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Creating Pollinator Corridors in the Upper Campaspe

The Upper Campaspe Landcare Network has launched a project designed to establish new – and enhance existing – pollinator-friendly habitats and food sources for bees, butterflies, birds and other pollinating insects and wildlife through the Upper Campaspe Catchment. Our Landcare Facilitator, Rebekah Ritchie, explains… 

“While we do not have exact figures for the Upper Campapse (yet), Australia has around 2,000 native bee species, all of which are important pollinators. There are also a couple of thousand butterfly, wasp, fly, moth, beetle, thrip and ant species, some of which are documented pollinators, alongside birds, bats and some smaller mammals.

Worldwide 90 percent of flowering plant species depend at least partly on animal pollinators for reproduction. Pollinators are declining in both diversity and number – facing threats including habitat fragmentation, harmful chemicals, invasive species, and of course, climate change.”

What are Pollinator Corridors???

Pollinator Corridors are connecting patches of vegetation of various scale designed to help indigenous pollinators move through the landscape.  They are designed for native species—bees, insects, butterflies, moths, birds, and bats among others—that keep local ecosystems running.

Individual contributions to Pollinator Corridors can be as small as a potted plant or as large as a field! The scope is only limited by your space, time, and capability.

Useful videos to help you get started

During Pollinator Week, UCLN presented a series of useful videos on how to encourage pollinators to your property! Click on the links below to watch:

Dr Mark Hall, helps us to identify our insect pollinators – native bees, wasps and flies – and how to create “beescapes”.

UCLN President, John Walter teaches us how to site and record pollinator sightings!

UCLN Treasurer, Chris Gymer creates a pollinator watering station and a butterfly puddler!

UCLN Vice-President, Michael Nott builds a native bee hotel – or three!

UCLN Landcare Facilitator, Rebekah, makes a Bug Mug

For more info visit: www.uppercampaspelandcare.org.au

Lasioglossum sp. (Halictid bee) on Dillwynia cinerascens by John Walter

Quarry Road Wildflower Area     

Woodend is blessed with several excellent remnant areas where wildflowers can be enjoyed from about September to December, especially in wet years.

In 2016 we had a wet year and the wildflower display on a section of Victrack land adjacent to Quarry Road was fabulous. Ecologist Karl Just was asked to do a flora survey and recorded no less than 81 indigenous species and two threatened species. With a more detailed survey he predicted that many more species would be identified.

Click here to read Karl Just’s Quarry Rd report.

2020 has also been a wetter than average year and, as a result, the display has probably been even better than in 2016. The prime viewing times are sunny days during October and November, but there are plenty of flowers at other times during spring and early summer.

The only threats to this area are the proliferation of introduced weeds such as Broom and Gorse and sometimes some overzealous mowing by local residents which can decimate the flowers just as they are about to flower and set seed. Thankfully mowing is usually restricted to the narrow walking pad through the area, so does minimal harm.

Please enjoy the area, especially near the Washington Lane intersection if you get a chance. Try to avoid trampling the tiny plants. You can see most of the flowers from the footpad through the area.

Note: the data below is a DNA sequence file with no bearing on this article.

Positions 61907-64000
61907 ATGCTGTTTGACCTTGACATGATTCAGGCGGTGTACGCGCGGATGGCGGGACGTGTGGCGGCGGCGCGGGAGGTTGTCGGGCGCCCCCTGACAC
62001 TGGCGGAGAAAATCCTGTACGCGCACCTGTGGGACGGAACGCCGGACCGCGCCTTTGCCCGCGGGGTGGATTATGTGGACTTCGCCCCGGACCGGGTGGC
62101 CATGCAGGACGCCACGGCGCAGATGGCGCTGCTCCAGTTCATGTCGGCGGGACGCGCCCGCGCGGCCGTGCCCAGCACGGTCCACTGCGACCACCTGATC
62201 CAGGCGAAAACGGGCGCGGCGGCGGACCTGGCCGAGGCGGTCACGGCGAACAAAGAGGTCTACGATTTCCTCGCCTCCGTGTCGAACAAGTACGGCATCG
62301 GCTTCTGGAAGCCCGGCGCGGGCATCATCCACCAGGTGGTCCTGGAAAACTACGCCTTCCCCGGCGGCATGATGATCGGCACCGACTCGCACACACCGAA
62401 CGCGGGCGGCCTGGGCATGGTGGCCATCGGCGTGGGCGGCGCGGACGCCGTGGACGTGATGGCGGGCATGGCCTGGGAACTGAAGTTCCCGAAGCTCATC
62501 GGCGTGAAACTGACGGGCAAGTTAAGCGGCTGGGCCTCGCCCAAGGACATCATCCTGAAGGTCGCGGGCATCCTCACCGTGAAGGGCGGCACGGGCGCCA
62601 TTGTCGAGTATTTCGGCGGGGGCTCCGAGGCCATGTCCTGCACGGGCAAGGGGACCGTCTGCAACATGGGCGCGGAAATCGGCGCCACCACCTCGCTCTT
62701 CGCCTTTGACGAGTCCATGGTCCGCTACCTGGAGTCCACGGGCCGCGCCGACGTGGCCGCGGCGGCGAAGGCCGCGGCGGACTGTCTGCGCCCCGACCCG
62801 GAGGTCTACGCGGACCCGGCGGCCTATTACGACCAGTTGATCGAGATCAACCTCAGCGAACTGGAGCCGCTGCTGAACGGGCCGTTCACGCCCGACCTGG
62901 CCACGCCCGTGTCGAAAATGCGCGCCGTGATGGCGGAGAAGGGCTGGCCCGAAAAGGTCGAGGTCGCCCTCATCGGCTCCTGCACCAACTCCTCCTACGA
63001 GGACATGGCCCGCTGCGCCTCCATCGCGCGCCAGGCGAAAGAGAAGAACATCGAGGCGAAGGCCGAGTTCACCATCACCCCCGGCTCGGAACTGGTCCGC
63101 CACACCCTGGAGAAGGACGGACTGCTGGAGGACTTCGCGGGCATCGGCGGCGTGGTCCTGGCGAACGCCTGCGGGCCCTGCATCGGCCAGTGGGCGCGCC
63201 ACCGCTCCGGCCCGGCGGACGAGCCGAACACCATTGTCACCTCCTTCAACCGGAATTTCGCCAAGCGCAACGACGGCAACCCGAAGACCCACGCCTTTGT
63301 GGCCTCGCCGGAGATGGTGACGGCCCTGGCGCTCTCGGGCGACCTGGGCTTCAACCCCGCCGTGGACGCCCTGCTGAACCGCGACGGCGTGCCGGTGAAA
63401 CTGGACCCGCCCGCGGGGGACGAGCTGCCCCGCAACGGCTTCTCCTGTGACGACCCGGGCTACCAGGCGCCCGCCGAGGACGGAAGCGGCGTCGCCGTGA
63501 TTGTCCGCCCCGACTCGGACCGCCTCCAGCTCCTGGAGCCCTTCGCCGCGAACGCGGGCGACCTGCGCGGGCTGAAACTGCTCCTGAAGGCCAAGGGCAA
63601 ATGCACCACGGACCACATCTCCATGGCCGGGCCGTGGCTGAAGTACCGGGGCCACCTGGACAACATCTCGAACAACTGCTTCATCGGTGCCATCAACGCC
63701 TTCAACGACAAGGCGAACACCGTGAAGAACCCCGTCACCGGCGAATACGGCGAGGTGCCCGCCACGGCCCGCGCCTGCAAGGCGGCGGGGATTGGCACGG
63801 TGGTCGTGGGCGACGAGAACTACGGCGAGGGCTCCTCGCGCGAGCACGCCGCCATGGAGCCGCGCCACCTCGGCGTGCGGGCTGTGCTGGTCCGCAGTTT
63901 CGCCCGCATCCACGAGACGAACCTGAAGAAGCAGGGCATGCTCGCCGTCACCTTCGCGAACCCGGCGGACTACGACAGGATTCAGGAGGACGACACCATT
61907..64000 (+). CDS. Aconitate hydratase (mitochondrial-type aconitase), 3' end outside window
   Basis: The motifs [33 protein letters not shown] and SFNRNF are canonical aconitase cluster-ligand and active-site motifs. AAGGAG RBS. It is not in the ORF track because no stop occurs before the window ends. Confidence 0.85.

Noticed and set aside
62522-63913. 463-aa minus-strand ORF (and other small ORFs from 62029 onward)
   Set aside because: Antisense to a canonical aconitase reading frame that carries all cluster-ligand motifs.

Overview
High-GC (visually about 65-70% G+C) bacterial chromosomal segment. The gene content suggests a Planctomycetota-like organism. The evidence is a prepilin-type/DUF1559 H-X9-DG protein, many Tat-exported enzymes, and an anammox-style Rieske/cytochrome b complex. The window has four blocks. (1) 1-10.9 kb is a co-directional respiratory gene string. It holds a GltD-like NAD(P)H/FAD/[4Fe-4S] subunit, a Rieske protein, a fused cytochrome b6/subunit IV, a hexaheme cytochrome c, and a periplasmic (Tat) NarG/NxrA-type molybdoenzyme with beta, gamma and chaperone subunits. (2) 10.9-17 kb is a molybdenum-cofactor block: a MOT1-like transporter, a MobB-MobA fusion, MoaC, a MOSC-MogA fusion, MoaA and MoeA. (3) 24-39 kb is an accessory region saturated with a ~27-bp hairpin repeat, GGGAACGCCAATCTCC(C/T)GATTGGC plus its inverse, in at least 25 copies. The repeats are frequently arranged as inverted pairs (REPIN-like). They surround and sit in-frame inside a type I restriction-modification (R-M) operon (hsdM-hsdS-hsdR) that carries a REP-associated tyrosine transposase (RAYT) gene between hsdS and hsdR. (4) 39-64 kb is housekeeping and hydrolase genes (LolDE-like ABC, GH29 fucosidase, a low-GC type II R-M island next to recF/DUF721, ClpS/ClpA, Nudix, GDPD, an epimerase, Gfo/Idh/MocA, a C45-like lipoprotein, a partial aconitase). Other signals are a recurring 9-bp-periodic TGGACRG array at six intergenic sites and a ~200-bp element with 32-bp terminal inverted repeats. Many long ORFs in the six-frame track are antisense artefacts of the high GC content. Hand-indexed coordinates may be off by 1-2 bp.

PS. The word on the street is that the Woodend Grasslands are also looking pretty spectacular at the moment.

wildflowers-quarry-rd

Cool Changes Woodend Region Climate Change Action Plan

Your feedback is invited on a community plan for local action on climate change, which has been developed over the past few months. The plan outlines actions to build on existing community activity for sustainability, under the themes:

  • Natural environment, water and biodiversity
  • Waste, recycling and the circular economy
  • Sustainable and secure transport
  • Secure, efficient and renewable energy
  • Food security and regenerative agriculture
  • Health and wellbeing
  • Better built environment

Importantly, all themes and actions are supported by the overarching principles of (getting) People on Board (to work towards) Zero Net Emissions.

Click here to view the plan and give your feedback

Cool changes themes

NAIDOC Week in the Macedon Ranges

Watch the welcome to country and smoking ceremony as part of this year’s celebrations in the Macedon Ranges Shire. Jaara elder Uncle Rick Nelson of Dja Dja Wurrung explains some of the cultural foundations for this special ceremony at magnificent Hanging Rock.

Click here to watch the video

Naidoc week MRSC 2020

Woodend Landcare News: Habitat Boxes, Interesting Events and More…

a box of habitatWoodend Landcare partners with Tree Project to offer ‘A Box of Habitat’ to Woodend residents.

Each Box of Habitat will come with 48 plants – carefully selected to suit the Woodend area. They will include a range of grasses, ground cover, shrubs and a few trees. We hope to offer 10 or more different species in each box.

Woodend residents can order one or more boxes (max 10), at a cost of $30 per box. Woodend Landcare will coordinate the ordering and delivery of the plants.  You need to commit to planting the plants yourself, including providing guards and any necessary site preparation such as weed control, fencing and ripping. Plants ordered in September 2020 will be available for planting in Spring 2021.

If you would like to order some habitat for your place, please email woodendlandcare@gmail.com with the following information by Sunday the 20th of September:

  • Name
  • Address
  • Phone Number
  • Email
  • Number of boxes you would like
  • A description of where you will plant the seedlings (to help with species selection)

Woodend Landcare will confirm your order by the end of September. Please note that final numbers depend on interest from local residents (because we can only order in lots of 500 plants).

Tree Project is volunteer organization leading the way in sustainable revegetation throughout Victoria by providing low cost indigenous seedlings to landholders. If you are unable to plant native plants on your place, you might like to offer to grow the seedlings. Visit their website to find out more: www.treeproject.org.au.